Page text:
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A healthy collaboration

By Lyra Fontaine

ME students and faculty partner with UW Medicine to create devices that can treat multi-organ failure and improve catheter safety.

Collaborations between mechanical engineers and UW Medicine are creating new health-care possibilities. When ME researchers partner with UW Medicine through programs such as Engineering Innovation in Health (EIH), which promotes interdisciplinary collaboration between engineering and the health sciences at the UW, they create innovative solutions to pressing unmet health challenges.

What’s more, the projects equip students with valuable engineering and entrepreneurship skills. After researching the need and developing a solution, students learn about commercialization processes for their device. UW startup resources at CoMotion and the Buerk Center for Entrepreneurship support them along the way so they can take their technical solutions to the next level.

Recently, ME students and faculty developed devices that improve care for people with multiple organ failures and for individuals who use urinary catheters.

AMOR: Treating individuals with multiple organ failures

Four researchers gather around a table that holds the AMOR machine, which has various connected tubes.

From left to right: Graduate student Nanye Du, research engineer Ye Jin, research engineer Ziyuan Wang and Ph.D. student Shaohang Hao working on the AMOR machine, which is meant to treat organ failure by removing toxins in patients’ blood. Photo courtesy of Shaohang Hao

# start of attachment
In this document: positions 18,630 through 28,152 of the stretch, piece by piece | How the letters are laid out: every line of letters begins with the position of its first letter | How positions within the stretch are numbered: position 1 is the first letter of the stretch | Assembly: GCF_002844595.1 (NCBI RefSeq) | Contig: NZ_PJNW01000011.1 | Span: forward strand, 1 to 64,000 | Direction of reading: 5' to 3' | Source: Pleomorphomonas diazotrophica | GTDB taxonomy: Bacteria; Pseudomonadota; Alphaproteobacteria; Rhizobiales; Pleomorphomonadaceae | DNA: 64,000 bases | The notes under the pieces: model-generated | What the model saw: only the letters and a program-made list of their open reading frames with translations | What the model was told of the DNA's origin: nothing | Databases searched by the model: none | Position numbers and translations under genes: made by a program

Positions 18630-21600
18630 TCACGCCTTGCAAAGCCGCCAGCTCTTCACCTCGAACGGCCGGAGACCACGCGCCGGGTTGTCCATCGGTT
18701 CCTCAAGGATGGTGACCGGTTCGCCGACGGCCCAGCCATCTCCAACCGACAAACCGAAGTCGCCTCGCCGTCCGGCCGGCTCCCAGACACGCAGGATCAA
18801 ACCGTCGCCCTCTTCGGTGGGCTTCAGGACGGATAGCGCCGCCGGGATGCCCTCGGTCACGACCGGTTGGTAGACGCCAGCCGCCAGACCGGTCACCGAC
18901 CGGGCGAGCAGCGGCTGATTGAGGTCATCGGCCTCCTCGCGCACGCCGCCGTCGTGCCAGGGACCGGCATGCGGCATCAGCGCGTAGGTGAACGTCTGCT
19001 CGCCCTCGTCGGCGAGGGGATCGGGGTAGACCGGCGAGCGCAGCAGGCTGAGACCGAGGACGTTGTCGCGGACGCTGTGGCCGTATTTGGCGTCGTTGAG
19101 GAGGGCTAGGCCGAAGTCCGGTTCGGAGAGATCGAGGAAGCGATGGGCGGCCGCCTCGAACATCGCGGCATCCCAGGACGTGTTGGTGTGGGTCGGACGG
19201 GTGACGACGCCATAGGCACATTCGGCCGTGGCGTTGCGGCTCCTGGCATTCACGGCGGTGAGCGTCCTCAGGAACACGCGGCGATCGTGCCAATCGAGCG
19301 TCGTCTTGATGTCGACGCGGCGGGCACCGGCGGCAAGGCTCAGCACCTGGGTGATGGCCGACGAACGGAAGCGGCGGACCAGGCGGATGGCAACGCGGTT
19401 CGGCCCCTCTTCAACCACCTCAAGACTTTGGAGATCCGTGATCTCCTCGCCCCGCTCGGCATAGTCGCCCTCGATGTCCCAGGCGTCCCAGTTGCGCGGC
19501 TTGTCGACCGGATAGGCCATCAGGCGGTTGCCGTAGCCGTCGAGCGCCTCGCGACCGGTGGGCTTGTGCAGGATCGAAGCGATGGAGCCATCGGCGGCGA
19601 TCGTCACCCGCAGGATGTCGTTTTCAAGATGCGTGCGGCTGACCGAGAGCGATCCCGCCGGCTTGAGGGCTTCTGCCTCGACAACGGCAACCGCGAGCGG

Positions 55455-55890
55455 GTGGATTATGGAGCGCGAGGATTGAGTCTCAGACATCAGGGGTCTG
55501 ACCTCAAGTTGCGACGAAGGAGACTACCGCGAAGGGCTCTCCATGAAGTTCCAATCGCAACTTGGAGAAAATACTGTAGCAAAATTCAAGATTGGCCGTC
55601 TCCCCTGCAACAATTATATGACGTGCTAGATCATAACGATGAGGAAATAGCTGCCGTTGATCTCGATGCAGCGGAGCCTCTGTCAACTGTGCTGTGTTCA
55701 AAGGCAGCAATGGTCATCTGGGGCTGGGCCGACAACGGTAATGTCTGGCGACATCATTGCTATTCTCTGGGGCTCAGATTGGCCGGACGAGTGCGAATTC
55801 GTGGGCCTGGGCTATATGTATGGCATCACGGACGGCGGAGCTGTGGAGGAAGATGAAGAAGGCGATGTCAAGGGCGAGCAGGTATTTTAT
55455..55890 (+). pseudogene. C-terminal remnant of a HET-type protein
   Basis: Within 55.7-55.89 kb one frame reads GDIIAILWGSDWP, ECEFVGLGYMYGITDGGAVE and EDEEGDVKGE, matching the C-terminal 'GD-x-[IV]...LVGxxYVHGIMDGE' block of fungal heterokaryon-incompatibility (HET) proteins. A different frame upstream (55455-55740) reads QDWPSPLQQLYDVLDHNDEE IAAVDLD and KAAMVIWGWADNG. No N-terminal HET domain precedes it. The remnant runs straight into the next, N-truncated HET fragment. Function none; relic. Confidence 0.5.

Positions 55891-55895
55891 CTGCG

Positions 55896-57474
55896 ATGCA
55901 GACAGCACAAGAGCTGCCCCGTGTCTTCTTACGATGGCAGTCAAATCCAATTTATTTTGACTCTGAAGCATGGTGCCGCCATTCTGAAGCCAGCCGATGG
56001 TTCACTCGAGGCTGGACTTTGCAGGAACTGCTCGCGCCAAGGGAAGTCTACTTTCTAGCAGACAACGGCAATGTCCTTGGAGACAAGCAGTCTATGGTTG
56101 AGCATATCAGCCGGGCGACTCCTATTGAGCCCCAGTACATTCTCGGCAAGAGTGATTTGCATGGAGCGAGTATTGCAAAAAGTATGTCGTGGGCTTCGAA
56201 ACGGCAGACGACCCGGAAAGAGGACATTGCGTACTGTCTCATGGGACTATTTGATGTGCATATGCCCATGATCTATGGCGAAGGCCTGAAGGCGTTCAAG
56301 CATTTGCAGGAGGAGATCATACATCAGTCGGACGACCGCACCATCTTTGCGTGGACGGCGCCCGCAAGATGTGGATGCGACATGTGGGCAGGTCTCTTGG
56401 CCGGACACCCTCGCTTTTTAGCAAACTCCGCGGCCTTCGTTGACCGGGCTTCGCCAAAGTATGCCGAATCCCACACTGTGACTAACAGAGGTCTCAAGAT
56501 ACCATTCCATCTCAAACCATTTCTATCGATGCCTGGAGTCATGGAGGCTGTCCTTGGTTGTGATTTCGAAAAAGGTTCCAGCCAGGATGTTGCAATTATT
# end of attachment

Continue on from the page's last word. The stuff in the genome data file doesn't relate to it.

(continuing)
A vital organ can fail during conditions such as sepsis and due to genetic or environmental reasons. If it’s not treated in a timely manner, a single-organ failure can quickly trigger dysfunction in other organs. Multi-organ failure is the leading cause of mortality for intensive care patients, says Dayong Gao, Origincell Endowed Professor of Mechanical Engineering.

“This urgent medical need is the major driving force for our team to develop a machine that can replace multiple vital organs’ functions,” says Gao, who co-founded the Artificial Multi-Organ Replacement (AMOR) system with Dr. Suhail Ahmad, a UW Medicine professor. AMOR became an EIH project in 2022-23, enabling undergraduate students to contribute to the device’s innovation.

AMOR treats organ failure by removing toxins in patients’ blood. If the organs can’t be repaired, the system keeps patients alive while they wait for a transplant. AMOR may also be able to help sustain people’s lives after transplantation, before the new organ is functional. The machine can be used for both urgent cases and chronic kidney/liver disease.

Device effectively treated multiorgan failure

Results from a pilot study, recently published in the Journal of American Society for Artificial Internal Organs, detail how AMOR successfully rescued individuals from multiorgan failure.

Read article

The system supports several organs at the same time, focusing primarily on liver and kidney function. Unlike dialysis machines, AMOR is able to remove sufficient protein-bound toxins, as well as excess fluids from outside the bloodstream. This is important because the excess fluids can lead to swelling, pressure on organs and injury.

“AMOR was remarkably successful in removing a large amount of excess body fluid, which the regular hemodialysis machines could not achieve,” Gao says. “We believe this led to improvements in pulmonary and cardiac function.”

During the collaborative design process, the team considered effectiveness and safety, working with Ahmad’s team to understand users’ needs and parameters that could affect treatment. This included ensuring that there are no air bubbles before recirculating blood to the body.

Dayong Gao and Suhail Ahmad stand next to each other in a lab. The AMOR machine is shown with its various tubes and pumps that remove toxins and pump fluids back into the bloodstream.